Usability for CUs, a 12-Step Program

David Rubini at online banking company Digital Insight has some words of wisdom for Web site operators of the Credit Union industry. The short of it is:
12 Steps to a User-Friendly Web site
In order for an online banking to be successful, it must be effective, efficient and satisfying to the user. Developers and designers must take the fundamental principles of human behavior and performance into consideration to achieve this outcome.
The following 12 steps will take your Web site down the path of usability wellness (we’ll address the critical design elements that help drive usability in part two of this series) 3 :
Be Compatible: Users form a mental model of expectations culled from prior experiences. Don’t try to break new ground: follow what has proven to work elsewhere and repeat.
Make the Interface Transparent: A good user interface requires little conscious thought from the user. Each page’s function should be immediately apparent.
Be Concise: Any information displayed at a given step should have direct relevance to the task at hand. If they are transferring funds, for example, don’t try to sell them on online bill pay. Stay the course.
Provide Constraints: Make it impossible for the user to make a wrong choice by constraining alternatives. In addition, offer only valid options.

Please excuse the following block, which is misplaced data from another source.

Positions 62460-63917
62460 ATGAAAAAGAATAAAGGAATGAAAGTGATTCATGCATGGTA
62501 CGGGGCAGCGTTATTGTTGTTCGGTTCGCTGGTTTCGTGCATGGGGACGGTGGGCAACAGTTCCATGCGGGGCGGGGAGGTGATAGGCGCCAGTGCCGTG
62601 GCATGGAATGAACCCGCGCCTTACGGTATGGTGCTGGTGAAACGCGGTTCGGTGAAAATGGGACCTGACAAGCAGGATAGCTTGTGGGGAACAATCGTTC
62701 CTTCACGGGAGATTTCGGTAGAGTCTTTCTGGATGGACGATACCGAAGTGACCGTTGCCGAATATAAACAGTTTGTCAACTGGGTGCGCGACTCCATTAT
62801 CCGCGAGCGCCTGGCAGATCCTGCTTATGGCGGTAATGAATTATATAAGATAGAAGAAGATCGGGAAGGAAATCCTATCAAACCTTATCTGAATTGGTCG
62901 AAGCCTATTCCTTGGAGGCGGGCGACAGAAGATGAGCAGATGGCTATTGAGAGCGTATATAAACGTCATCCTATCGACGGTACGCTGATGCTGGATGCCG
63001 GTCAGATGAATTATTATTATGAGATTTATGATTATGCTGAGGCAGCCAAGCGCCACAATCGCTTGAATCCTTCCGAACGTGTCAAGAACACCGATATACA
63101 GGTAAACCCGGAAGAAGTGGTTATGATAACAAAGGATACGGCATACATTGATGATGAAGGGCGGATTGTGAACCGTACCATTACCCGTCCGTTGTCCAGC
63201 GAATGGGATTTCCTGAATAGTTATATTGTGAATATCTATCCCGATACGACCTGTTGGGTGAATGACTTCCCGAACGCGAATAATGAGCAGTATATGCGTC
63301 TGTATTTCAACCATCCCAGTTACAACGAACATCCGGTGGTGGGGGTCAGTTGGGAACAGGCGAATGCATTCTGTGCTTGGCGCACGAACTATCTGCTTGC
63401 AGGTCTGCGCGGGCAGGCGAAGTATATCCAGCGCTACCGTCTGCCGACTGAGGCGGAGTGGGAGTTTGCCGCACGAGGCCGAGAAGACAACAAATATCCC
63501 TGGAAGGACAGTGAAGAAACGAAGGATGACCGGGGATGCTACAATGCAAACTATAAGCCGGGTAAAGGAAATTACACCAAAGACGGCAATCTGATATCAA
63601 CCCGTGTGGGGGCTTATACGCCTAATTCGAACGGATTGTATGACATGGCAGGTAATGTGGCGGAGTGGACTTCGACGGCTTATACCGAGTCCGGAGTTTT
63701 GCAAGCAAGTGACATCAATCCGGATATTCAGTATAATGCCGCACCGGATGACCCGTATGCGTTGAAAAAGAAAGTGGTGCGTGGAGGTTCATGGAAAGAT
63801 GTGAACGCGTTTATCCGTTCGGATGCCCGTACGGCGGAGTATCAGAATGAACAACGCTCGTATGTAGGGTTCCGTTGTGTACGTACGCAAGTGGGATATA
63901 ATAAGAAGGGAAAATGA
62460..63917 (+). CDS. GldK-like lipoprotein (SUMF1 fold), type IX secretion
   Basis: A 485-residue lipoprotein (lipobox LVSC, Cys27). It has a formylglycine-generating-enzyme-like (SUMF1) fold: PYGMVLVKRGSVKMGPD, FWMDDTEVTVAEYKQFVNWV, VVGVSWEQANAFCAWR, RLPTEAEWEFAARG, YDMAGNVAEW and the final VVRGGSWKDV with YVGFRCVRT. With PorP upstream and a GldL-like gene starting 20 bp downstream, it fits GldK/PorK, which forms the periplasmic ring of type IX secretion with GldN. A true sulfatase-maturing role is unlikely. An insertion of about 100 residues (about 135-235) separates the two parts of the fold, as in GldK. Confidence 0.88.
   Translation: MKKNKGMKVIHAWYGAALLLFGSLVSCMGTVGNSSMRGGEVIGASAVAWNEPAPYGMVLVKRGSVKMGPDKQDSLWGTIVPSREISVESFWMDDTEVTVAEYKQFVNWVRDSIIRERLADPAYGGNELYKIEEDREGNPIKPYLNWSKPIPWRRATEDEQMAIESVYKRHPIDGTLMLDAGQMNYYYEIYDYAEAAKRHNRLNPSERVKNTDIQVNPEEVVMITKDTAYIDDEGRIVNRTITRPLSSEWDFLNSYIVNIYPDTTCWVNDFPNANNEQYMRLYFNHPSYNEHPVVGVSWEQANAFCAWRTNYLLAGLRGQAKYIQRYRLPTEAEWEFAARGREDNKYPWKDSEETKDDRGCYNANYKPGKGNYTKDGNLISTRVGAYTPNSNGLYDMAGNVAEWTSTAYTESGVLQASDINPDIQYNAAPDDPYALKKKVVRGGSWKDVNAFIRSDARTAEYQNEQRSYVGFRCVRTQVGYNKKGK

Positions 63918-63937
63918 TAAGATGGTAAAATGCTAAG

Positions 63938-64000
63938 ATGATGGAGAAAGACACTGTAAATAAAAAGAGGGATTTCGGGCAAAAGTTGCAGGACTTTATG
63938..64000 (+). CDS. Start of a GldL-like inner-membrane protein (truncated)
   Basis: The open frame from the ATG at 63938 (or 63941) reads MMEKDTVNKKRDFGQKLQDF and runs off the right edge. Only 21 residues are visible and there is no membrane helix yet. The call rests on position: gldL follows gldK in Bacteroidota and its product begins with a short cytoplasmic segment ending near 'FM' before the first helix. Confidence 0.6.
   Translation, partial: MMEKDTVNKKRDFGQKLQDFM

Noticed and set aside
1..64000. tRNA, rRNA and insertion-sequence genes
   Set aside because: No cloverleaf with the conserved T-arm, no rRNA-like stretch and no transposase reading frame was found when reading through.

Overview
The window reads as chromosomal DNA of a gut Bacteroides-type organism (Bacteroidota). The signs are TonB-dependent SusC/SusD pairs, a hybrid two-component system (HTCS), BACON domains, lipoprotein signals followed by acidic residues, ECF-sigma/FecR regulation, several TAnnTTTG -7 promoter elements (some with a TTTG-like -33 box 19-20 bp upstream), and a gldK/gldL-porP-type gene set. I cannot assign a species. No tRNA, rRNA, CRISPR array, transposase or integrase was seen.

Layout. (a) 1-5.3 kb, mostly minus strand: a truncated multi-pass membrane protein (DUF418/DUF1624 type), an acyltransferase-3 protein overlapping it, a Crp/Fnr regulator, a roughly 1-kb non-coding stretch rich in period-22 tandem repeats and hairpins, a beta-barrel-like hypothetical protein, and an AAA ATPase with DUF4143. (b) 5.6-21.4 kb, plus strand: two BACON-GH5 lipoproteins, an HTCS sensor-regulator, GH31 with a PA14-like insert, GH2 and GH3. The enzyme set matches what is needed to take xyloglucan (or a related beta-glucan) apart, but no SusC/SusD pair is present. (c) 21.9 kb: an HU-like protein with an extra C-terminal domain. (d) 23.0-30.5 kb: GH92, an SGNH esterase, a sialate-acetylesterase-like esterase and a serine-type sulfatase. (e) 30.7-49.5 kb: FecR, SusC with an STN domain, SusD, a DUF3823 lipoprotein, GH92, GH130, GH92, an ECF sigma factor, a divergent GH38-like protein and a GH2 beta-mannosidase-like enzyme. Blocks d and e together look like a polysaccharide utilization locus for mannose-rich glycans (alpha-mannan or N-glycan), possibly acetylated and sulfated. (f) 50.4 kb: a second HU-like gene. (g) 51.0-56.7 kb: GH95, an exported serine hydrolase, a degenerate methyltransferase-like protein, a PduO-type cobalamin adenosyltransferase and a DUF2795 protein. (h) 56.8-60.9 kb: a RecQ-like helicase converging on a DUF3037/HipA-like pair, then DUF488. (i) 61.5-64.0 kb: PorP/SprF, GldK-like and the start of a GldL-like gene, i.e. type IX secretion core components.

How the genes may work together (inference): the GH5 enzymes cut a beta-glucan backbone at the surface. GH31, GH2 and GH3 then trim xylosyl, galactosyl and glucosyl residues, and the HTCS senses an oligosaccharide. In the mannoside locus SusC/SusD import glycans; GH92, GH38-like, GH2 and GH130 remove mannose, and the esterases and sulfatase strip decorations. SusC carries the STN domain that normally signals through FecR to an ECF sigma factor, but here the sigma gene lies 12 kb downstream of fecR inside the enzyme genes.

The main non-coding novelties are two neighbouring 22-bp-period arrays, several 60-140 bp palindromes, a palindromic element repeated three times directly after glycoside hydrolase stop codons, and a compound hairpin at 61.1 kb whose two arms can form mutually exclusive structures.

Speak the User’s Language: Do not present unnecessary information. Ensure what you do present is in a natural and logical order.
Be Obvious: If missing data is detected, prompt the user for the data, like highlighting the missing information in red for example. Better yet, offer them a default value.
Keep the User in Control : “Are you sure you want to transfer these funds?” Users need to feel that they are the ones always in control, not the computer. Ask them to authorize each step they take.
Provide Feedback: “Thank you. The transfer has been made.” Let users know where they are, what they have done, and the success rate of each task.
Accommodate Different Skill Levels: Meet the needs of primary users, both novice and expert:
For Novices: provide “more info” and other visual cues to help make it easy or to learn more For Experts: provide hidden shortcuts that are redundant with visible cues. Provide tours and orientation models for users that want to go beyond the basics.
Minimize the User’s Memory Load: Don’t assume the user knows what you feel should be obvious, like clicking on the company name to get to the home page, for example. Make visual cues clear, but keep them balanced on the page. Don’t visually overload.
Be Consistent: Use principles of good design and industry style guidelines. Users expect familiar conventions that have been tested and are typically proven to work.
Assume Murphy’s Law: Most errors are design errors, not user errors. Provide help at key decision points and allow for easy error recovery by making actions reversible.
(full article)